It’s no secret you can visit plenty of museums for free and if you’re not in a museum mood, there are plenty of other free things to do in NYC. You’ll be spoiled, and your wallet will remain intact. Free museums include such classics as the American Folk Art Museum or the museum at the Fashion Institute of Technology, but if you want to visit the ‘biggies’ they often have free days or evenings: MoMA on Fridays (but you’ll need tickets), Whitney Museum (Friday evenings) and many more listed on Free Museum Days.

Finally, living in rural France means I rarely get to see new English-language films so I splurged for three – $15.50 each time – to watch Skyfall (loved it), Argo (about the Iran hostage-taking and the six who escaped) and Lincoln (this one requires a better grasp of US history than mine; I’m afraid I fell asleep.)

5. You can attend a lecture

New York is such a culturally diverse and rich place you can learn about anything, anywhere, almost anytime, as you’ll see from a quick look through any list of talks and lectures. I attended an interesting evening talk on travel writing with my great fellow bloggers Larry Closs of TrekWorld and Jeff Dobbins of Adventure in Culture. Not only did I learn something, but meeting farflung friends is one of the most enjoyable perks of travel.

6. Yes, you can eat

New York is so much about food. Street vendors entice you with fresh pretzels and steamy hotdogs but their best bargain is breakfast: you can’t beat a bagel and coffee for $2. If you’d rather sit down Time Out has a list of the latest budget restaurants to try, as does the Village Voice. And if you want to go budget upmarket, have a look at what New York’s top chefs recommend as their own favorite cheap eats.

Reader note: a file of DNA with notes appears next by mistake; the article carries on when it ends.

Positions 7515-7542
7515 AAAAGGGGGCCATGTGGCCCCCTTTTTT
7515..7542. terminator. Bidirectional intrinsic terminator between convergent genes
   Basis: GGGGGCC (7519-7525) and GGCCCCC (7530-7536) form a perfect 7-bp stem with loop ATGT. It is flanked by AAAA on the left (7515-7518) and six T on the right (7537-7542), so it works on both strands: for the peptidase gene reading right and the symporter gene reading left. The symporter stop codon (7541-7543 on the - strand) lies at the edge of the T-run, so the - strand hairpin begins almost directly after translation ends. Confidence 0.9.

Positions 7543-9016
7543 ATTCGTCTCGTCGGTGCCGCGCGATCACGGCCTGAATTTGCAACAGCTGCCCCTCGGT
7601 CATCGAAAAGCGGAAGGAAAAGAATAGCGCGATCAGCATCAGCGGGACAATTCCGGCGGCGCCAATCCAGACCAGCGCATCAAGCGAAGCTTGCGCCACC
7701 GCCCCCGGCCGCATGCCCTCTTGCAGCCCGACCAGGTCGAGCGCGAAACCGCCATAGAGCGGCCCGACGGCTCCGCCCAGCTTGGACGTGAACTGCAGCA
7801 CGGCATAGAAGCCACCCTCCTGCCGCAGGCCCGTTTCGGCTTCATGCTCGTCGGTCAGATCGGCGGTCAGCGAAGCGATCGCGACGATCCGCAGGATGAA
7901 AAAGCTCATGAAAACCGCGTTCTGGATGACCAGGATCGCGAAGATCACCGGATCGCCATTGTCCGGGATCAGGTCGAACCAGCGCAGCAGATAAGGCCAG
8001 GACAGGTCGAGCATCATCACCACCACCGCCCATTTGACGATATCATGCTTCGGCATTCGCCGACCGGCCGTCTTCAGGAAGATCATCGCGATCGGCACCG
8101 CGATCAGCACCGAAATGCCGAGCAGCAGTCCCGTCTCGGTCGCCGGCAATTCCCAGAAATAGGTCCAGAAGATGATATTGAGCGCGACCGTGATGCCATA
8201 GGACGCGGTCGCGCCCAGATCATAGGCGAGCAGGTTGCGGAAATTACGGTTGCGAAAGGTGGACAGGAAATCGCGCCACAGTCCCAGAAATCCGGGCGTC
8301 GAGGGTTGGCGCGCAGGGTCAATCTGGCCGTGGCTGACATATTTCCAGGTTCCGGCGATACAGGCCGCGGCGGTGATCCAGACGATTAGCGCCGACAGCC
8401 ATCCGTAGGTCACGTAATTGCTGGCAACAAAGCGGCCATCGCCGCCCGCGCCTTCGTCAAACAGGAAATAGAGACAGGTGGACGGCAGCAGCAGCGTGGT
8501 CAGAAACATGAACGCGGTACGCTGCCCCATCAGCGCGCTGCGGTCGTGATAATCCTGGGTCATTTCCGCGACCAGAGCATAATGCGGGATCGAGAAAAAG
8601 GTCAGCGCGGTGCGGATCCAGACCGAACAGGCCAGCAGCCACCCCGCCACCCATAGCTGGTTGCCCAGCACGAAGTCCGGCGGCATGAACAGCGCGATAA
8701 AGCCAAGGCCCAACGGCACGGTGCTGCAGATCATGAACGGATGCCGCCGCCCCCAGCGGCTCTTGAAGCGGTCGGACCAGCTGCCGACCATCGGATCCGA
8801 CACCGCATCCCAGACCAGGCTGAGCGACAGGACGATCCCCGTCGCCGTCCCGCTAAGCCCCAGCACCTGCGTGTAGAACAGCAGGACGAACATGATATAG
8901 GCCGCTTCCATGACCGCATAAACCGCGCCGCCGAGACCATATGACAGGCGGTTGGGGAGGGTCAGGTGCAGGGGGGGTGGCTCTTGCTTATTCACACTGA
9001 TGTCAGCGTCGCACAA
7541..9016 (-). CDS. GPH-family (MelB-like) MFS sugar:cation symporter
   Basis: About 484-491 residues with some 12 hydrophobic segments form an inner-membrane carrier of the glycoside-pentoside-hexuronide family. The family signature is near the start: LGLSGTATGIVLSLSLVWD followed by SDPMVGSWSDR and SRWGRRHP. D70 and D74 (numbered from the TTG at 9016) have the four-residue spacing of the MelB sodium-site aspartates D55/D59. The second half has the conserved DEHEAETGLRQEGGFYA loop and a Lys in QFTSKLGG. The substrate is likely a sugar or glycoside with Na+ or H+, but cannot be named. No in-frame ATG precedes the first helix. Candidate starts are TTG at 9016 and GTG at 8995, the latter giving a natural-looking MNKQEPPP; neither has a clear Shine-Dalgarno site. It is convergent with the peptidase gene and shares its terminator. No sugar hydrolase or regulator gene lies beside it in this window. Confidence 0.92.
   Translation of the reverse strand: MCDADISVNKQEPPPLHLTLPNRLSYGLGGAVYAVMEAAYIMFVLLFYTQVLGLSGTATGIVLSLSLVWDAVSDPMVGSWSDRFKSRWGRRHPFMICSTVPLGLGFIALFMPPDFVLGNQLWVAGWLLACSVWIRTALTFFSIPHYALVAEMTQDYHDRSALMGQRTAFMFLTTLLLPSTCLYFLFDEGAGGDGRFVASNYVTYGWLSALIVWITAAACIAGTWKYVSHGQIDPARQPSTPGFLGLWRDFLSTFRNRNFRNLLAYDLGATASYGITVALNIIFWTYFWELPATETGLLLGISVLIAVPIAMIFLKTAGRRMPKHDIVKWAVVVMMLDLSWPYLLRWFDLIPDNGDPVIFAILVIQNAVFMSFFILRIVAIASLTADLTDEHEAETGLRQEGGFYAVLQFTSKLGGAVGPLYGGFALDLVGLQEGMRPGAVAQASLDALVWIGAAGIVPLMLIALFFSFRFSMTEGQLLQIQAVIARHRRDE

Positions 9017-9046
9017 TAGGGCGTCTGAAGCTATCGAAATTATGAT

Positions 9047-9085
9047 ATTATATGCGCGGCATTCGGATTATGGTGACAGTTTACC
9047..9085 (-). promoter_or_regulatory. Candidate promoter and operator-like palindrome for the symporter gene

Lunch at Land, a tiny Thai at 450 Amsterdam Avenue on the Upper West Side, sets you back $9 for a starter and a main dish. Further uptown, at 620, the Saigon Grill charged two of us $25 for a truly delicious Vietnamese soup, marinated chicken sate, luscious baked eggplant, a crunchy side salad and as much tea as you could drink. Sunday brunch at the Harlem Food Bar (on Frederick Douglass between 113th-114th Streets) will cost about $20 and if you really want good deals make Harlem your base, as I did. You’ll get a lot more for your money here. Vegetarian? Head for any of the city’s thousands of delis and try the salad bar for fresh food at low prices.

Saving all that money on eating allowed me one big splurge ($45): a Lower East Side food tour. It wasn’t so much to taste the food – I could do that on my own – but for the amazing history behind this immigrant part of New York City.

7. Christmas presents!

I didn’t buy anything opulent but NYC is definitely a place you can shop cheaply. Picking up unusual souvenirs at bargain prices is easy: my gendarme friend is bound to appreciate his NYPD T-shirt ($15) and those funny-shaped bottle-openers will definitely find a home. Other gift ideas? The classic I Love NY mugs ($6 each) and retro pencil and makeup cases ($6 each), picked up at museum shops which, by the way, are a great source of original and inexpensive trinkets.

Hanging out with Santa

Santas NYC

The last thing I expected on a sunny December Saturday was to collide with a bunch of tipsy Santas but yes, apparently it’s true: an event called SantaCon encourages everyone to dress up as Santa Claus and they do, from full regalia to scraggly white beard, and everything in-between.

As the day passed, the Santas seemed increasingly joyful, most likely the result of the many liquid stops they made along the way.

Everywhere I went, they appeared, singing Christmas carols with a bounce in their bright red step…

After all, ’tis the season to be jolly!

And yes, there is such a thing as cheap New York.



  1. Jeff Dobbins on December 19, 2012 at 11:46 pm

    This is great information! The links you’ve provided are terrific resources. And I look forward to reading about your Lower East Side Culinary Tour.